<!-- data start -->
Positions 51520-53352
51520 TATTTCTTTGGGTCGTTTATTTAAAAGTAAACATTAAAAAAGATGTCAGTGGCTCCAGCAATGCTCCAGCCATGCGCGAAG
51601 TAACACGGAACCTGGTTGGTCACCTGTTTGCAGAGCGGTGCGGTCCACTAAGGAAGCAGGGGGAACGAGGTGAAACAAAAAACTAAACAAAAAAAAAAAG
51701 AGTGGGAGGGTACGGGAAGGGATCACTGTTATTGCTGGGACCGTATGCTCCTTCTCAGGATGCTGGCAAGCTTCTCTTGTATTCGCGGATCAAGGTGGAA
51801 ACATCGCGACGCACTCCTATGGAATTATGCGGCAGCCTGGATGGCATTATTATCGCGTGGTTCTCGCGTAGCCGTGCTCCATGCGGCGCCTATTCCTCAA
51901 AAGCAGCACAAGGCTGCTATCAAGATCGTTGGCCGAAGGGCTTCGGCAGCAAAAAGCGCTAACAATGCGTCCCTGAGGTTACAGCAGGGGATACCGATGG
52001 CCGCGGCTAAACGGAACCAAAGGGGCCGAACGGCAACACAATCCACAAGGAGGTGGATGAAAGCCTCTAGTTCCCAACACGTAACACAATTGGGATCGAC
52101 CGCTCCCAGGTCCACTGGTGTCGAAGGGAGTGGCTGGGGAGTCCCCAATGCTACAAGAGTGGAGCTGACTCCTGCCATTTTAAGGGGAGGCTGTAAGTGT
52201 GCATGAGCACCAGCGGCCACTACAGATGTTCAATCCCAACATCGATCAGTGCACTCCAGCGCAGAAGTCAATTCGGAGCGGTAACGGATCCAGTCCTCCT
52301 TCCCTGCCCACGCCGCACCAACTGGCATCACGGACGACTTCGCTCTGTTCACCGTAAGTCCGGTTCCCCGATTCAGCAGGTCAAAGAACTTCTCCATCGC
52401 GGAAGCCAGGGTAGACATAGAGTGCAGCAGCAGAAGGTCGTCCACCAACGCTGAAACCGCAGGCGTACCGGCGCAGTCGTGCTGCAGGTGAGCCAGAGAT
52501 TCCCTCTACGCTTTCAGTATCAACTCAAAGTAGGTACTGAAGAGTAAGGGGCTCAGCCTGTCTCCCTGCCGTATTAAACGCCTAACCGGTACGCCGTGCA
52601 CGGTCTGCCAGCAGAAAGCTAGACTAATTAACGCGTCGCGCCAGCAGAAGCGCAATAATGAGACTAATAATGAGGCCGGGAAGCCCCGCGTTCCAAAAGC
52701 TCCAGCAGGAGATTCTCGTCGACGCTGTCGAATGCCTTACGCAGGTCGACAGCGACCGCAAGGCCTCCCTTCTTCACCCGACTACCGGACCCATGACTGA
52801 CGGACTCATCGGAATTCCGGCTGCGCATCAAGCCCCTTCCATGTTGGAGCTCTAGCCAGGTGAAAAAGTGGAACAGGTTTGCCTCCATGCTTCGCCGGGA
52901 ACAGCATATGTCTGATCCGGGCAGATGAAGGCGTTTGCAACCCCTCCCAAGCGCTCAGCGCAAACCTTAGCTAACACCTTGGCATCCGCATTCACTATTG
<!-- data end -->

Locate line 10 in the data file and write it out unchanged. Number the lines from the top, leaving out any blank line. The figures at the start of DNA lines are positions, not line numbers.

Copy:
52301 TCCCTGCCCACGCCGCACCAACTGGCATCACGGACGACTTCGCTCTGTTCACCGTAAGTCCGGTTCCCCGATTCAGCAGGTCAAAGAACTTCTCCATCGC